|dc.description.abstract||Reinforcement learning (RL) problems are a fundamental part of machine learning theory, and neural networks are one of the best known and most successful general tools for solving machine learning problems. Despite this, there is relatively little research concerning the combination of these two fundamental ideas. A few successful combined frameworks have been developed (Lin, 1992), but researchers often find that their implementations have unexpectedly poor performance (Rivest & Precup, 2003). One explanation for this is Catastrophic Forgetting (CF), a problem usually faced by neural networks when solving supervised sequential learning problems, made even more pressing in reinforcement learning. There are several techniques designed to alleviate the problem in supervised research, and this research investigates how useful they are in an RL context.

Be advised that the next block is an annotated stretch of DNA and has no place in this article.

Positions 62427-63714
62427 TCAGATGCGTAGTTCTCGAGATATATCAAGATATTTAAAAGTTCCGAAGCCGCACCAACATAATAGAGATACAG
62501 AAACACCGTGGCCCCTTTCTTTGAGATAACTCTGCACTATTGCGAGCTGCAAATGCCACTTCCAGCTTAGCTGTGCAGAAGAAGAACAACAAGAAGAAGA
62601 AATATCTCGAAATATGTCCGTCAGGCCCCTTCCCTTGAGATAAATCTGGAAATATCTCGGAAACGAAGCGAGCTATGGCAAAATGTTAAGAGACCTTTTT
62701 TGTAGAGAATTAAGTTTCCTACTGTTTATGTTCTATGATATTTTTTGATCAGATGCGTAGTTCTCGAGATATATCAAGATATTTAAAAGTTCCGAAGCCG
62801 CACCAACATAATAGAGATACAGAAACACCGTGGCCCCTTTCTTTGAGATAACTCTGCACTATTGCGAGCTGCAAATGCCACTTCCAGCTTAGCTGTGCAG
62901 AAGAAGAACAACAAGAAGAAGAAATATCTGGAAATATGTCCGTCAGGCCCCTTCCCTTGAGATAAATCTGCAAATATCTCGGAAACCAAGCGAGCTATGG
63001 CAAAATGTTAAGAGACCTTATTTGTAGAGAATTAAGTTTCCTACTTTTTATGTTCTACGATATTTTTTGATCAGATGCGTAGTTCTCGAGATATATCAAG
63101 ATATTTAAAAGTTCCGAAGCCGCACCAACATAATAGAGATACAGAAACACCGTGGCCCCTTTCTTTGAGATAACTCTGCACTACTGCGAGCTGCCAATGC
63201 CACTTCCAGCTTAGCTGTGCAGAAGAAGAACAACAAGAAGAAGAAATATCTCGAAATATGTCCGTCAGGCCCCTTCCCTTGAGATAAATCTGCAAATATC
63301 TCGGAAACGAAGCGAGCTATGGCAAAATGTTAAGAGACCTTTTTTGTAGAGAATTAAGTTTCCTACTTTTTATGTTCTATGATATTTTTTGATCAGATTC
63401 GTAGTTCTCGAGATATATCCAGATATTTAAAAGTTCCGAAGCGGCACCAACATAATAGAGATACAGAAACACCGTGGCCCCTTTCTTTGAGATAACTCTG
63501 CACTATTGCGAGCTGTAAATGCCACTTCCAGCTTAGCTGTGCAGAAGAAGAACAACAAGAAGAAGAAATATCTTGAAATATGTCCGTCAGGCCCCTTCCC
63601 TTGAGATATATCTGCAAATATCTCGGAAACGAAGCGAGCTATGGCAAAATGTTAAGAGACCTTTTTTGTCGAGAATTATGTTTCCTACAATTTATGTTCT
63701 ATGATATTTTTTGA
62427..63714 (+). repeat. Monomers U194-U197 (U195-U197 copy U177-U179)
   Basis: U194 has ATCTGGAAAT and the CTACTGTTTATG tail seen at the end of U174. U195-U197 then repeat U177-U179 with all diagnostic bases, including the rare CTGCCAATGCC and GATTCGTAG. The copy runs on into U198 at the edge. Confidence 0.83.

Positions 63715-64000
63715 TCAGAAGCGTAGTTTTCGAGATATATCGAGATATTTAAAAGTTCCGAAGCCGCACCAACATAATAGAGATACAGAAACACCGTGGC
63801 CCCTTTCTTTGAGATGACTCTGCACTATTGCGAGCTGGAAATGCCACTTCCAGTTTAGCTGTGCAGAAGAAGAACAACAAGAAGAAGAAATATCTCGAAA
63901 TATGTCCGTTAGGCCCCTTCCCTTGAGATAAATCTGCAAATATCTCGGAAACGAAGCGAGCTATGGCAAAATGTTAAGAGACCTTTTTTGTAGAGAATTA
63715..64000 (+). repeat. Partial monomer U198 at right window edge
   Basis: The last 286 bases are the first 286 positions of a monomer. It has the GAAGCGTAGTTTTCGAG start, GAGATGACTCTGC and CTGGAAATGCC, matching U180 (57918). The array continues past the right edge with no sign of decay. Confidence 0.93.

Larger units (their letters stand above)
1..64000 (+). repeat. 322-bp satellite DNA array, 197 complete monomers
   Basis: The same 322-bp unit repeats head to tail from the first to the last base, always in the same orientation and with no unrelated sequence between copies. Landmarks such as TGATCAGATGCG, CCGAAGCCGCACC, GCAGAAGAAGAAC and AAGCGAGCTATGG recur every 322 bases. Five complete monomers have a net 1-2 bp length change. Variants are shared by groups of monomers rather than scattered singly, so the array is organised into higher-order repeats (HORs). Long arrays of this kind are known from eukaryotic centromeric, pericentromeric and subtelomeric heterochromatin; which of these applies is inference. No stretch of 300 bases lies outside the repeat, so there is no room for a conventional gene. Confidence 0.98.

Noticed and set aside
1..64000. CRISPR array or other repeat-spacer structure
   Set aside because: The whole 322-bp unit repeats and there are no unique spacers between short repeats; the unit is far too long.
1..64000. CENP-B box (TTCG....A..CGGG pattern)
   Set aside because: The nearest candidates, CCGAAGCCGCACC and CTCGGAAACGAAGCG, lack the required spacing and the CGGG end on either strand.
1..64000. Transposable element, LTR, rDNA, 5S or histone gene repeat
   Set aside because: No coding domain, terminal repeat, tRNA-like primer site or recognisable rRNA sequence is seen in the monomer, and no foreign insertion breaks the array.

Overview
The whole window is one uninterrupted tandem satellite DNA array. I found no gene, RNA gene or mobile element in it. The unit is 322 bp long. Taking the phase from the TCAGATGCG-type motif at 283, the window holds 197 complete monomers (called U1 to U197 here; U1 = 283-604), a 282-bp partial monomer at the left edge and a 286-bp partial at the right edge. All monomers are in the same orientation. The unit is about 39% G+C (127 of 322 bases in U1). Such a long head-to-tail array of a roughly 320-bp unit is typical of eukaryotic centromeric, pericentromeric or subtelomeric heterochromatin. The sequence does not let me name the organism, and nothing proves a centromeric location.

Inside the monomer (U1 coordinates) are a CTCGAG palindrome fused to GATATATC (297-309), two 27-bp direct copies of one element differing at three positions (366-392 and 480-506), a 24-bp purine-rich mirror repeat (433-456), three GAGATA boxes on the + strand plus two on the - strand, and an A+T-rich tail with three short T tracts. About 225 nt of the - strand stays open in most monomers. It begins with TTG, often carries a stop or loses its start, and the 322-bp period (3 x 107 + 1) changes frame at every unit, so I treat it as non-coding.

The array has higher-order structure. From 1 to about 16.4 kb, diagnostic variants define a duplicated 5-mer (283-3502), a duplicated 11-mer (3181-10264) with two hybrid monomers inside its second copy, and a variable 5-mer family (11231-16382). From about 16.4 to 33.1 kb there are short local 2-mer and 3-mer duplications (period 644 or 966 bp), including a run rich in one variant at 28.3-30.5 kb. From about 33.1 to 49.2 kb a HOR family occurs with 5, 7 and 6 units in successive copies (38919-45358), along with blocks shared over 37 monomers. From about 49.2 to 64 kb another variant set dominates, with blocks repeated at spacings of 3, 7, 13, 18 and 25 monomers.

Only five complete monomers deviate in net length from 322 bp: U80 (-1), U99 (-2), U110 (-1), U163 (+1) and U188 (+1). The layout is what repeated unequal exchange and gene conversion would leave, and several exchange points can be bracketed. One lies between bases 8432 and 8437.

Previous researchers have comprehensively investigated Catastrophic Forgetting in many different types of supervised learning networks, and consequently this research focuses on the problem of CF in RL agents using neural networks for function approximation. There has been some previous research on CF in RL problems, but it has tended to be incomplete (Rivest & Precup, 2003), or involve complex many-layered, recurrent, constructive neural networks which can be difficult to understand and even more difficult to implement (Ring, 1994). Instead, this research aims to investigate CF in RL agents using simple feed-forward neural networks with a single hidden layer, and to apply the relatively simple approach of pseudorehearsal to solve reinforcement learning problems effectively. By doing so, we provide an easily implemented benchmark for more sophisticated continual learning RL agents, or a simple, „good enough? continual learning agent that can avoid the problem of CF with reasonable efficiency. The open source RL-Glue framework was adopted for this research in an attempt to make the results more accessible to the RL research community (Tanner, 2008).||